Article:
We attend to our responsibilities

Published 22.03.2013

By ensuring order, simplification and digitalisation, we make it easier for businesses and the general public to have contact with the public administration. The job done by the Brønnøysund Register Centre is an important contribution to value creation in Norway.

Business and industry, the authorities and the general public have to cooperate every day. To ensure that this can take place in a secure and efficient manner, we must have an overview of – and openness about – who undertakes to do what. The Brønnøysund Register Centre ensures that rights and responsibilities are clearly defined, and that this information is easily accessible for everyone online.

Electronic reporting from businesses is steadily increasing, and 70% of all reporting is now electronic. This also applies to the retrieval of information, where the number of inquiries increased by 40% in 2012, to 180 million.

The government's amendment of the Limited Liability Companies Act and the reduced requirements as regards the use of an external auditor have generated a lot of activity at the Brønnøysund Register Centre. There has been a strong increase in the number of limited companies and a strong decrease in the number of registrations of Norwegian-registered foreign enterprises. This has made it easier to start and run a business. Simplification work has high priority at the Brønnøysund Register Centre, and a separate simplification unit was established last year to concentrate on and strengthen this effort. 

The government launched its digitalisation programme in 2012. The Brønnøysund Register Centre plays an important role in this programme as the administrator of the Central Coordinating Register for Legal Entities and Altinn, and through the other digital services it provides. More and more data are becoming easily accessible through our online services and as open data at www.data.norge.no.

Altinn is one of the most advanced e-administration solutions in the world, and its success has resulted in big savings for society. Just how important Altinn has become to society was made clear when the tax returns were made available in March. Due to an error in Altinn, we decided to shut down the solution for security reasons. Unfortunately, this meant that professional users such as accountants and auditors who use Altinn every day were unable to do their jobs. People who wanted to see their provisional tax settlement also had to wait.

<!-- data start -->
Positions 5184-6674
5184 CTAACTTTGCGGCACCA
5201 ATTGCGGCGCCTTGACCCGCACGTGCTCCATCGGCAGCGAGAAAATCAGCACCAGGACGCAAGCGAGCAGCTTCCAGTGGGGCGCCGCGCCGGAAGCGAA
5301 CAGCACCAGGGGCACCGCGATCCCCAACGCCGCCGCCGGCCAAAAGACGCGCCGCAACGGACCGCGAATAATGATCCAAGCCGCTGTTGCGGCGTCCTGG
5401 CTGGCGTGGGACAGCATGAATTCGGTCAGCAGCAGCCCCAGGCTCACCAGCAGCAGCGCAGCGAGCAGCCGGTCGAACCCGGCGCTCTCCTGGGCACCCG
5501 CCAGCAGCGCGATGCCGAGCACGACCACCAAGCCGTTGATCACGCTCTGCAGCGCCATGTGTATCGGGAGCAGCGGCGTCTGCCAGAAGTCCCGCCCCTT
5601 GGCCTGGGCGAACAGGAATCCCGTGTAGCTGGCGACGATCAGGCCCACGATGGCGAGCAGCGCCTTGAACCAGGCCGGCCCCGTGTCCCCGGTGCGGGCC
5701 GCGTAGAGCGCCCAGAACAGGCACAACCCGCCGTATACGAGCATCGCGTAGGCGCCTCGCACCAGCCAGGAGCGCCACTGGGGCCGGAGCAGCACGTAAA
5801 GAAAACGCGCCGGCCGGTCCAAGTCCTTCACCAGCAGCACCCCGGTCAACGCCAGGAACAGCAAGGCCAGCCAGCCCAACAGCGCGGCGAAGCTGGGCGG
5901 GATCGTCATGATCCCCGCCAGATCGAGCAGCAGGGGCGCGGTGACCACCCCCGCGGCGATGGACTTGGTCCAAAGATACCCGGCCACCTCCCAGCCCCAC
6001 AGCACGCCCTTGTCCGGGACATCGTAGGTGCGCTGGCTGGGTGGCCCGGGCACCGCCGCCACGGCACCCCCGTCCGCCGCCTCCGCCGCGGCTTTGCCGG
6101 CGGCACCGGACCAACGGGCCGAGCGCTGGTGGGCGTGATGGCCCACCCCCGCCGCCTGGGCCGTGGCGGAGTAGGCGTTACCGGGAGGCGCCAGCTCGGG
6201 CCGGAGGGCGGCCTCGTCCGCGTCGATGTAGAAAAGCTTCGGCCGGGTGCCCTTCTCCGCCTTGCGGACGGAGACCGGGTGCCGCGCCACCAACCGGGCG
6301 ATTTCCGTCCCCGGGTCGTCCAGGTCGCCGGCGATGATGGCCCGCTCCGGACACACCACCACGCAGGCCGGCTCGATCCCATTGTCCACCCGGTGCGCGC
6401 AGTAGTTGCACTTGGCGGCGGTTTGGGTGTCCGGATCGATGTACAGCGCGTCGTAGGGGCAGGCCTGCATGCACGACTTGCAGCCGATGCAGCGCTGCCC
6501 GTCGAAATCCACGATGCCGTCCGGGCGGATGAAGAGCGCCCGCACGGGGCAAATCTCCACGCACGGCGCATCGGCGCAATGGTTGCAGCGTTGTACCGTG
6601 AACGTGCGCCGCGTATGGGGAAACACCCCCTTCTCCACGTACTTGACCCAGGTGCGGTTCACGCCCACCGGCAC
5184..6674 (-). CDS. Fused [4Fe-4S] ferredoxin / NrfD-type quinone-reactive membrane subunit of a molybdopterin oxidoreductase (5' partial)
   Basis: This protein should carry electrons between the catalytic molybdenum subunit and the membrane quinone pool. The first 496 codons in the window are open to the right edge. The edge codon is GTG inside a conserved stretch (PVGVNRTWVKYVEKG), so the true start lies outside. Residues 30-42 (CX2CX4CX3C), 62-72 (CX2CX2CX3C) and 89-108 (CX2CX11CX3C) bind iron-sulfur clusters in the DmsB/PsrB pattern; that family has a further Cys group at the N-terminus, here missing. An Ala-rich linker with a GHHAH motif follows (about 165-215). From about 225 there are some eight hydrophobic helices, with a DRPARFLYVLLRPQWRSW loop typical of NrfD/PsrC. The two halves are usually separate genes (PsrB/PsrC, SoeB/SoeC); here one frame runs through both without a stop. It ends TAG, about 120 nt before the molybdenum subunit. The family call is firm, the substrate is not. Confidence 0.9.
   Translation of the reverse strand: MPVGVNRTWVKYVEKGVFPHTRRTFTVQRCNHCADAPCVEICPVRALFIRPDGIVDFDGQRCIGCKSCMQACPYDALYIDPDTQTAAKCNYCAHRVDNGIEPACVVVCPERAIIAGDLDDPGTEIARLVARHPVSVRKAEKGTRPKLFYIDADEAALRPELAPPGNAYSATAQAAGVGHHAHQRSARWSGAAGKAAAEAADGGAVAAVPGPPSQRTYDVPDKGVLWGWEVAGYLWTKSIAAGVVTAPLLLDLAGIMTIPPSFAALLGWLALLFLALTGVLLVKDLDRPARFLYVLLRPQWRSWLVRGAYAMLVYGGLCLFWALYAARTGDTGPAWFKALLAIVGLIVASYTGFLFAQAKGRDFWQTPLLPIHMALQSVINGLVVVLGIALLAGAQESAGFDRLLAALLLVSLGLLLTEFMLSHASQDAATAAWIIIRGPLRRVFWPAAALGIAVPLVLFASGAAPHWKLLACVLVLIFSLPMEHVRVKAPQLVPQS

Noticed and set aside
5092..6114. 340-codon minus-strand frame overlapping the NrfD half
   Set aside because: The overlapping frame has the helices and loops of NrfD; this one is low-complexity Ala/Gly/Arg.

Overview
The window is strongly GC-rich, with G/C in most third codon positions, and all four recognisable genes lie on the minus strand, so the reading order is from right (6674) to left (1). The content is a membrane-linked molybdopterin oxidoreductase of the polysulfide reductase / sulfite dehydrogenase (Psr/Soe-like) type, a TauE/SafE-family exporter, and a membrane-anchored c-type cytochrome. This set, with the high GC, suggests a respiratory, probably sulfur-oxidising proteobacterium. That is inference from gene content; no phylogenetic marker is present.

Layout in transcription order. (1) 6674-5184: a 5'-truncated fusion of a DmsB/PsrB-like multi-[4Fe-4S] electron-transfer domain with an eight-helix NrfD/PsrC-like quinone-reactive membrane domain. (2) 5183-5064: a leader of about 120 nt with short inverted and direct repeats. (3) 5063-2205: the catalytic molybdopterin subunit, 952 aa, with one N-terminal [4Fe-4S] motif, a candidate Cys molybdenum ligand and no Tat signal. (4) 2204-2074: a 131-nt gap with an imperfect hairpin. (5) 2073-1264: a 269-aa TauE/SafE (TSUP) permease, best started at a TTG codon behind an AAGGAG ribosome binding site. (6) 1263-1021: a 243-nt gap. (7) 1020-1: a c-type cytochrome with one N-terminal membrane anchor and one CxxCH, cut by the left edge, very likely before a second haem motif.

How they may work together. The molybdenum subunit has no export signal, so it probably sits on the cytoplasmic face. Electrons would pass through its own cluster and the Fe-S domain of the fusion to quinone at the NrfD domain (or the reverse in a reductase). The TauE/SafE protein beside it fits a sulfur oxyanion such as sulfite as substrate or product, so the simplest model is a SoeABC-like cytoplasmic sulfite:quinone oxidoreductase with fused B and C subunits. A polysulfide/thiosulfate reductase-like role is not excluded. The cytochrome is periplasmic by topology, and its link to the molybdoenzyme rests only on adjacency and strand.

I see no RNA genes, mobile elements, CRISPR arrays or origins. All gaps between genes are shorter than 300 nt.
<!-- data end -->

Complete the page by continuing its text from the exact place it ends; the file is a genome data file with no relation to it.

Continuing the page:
The error in Altinn was quickly remedied and the solution was thoroughly quality assured. An increase in funding in the revised national budget for 2012 and a substantial increase in our budget for 2013 have enabled us to implement several technical upgrades to increase stability and capacity in the Altinn solution. This has also enabled us to ensure expedient testing and quality procedures to a much greater extent. In parallel with this, we have made good progress in the work of strengthening the Altinn organisation through an organisational development process, and have recruited more expertise.

Sixty new services were launched in Altinn during the year, in addition to significant changes being made to many of the current services. As the service owner, the Brønnøysund Register Centre has implemented a solution for electronic official registration of vendor's lien on motor vehicles, and at the turn of the year, a new solution for the administration of estates in liquidation was launched. This is the first collaboration service in Altinn. It comprises 32 different services.

When Minister of Trade and Industry Trond Giske visited the Brønnøysund Register Centre in September, he brought good news with him: that a decision had been made to start work on a new building for the Brønnøysund Register Centre and that Statsbygg will be allocated funding for this work. The work on planning a more versatile and modern building will be important in the time ahead.

The year 2012 was also an important landmark in the history of the Brønnøysund Register Centre, as Erik Fossum retired after 18 years as director general. The status enjoyed by the Brønnøysund Register Centre today is largely due to his great enthusiasm and tireless efforts.

The Brønnøysund Register Centre will be 25 years old this year. Order, simplification and digitalisation have been important tasks in the past 25 years. We are looking forward to celebrating the anniversary this spring.

Håkon Olderbakk
Acting Director General